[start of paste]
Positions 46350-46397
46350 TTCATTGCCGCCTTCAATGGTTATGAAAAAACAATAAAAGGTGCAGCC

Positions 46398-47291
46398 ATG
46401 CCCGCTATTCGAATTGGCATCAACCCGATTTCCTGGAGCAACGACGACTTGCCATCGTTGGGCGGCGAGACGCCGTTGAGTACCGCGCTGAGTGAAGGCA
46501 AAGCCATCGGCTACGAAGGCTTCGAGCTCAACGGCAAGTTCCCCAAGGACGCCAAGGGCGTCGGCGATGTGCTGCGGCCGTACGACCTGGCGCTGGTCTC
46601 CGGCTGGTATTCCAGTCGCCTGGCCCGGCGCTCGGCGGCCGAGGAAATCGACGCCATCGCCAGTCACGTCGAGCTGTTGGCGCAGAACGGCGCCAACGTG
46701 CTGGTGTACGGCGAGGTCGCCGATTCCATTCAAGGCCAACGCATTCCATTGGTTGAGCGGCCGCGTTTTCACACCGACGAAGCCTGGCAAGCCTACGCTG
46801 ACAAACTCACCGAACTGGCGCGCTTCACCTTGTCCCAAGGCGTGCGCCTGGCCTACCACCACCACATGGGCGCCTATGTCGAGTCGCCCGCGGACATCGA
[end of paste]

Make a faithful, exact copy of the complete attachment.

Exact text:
Positions 46350-46397
46350 TTCATTGCCGCCTTCAATGGTTATGAAAAAACAATAAAAGGTGCAGCC

Positions 46398-47291
46398 ATG
46401 CCCGCTATTCGAATTGGCATCAACCCGATTTCCTGGAGCAACGACGACTTGCCATCGTTGGGCGGCGAGACGCCGTTGAGTACCGCGCTGAGTGAAGGCA
46501 AAGCCATCGGCTACGAAGGCTTCGAGCTCAACGGCAAGTTCCCCAAGGACGCCAAGGGCGTCGGCGATGTGCTGCGGCCGTACGACCTGGCGCTGGTCTC
46601 CGGCTGGTATTCCAGTCGCCTGGCCCGGCGCTCGGCGGCCGAGGAAATCGACGCCATCGCCAGTCACGTCGAGCTGTTGGCGCAGAACGGCGCCAACGTG
46701 CTGGTGTACGGCGAGGTCGCCGATTCCATTCAAGGCCAACGCATTCCATTGGTTGAGCGGCCGCGTTTTCACACCGACGAAGCCTGGCAAGCCTACGCTG
46801 ACAAACTCACCGAACTGGCGCGCTTCACCTTGTCCCAAGGCGTGCGCCTGGCCTACCACCACCACATGGGCGCCTATGTCGAGTCGCCCGCGGACATCGA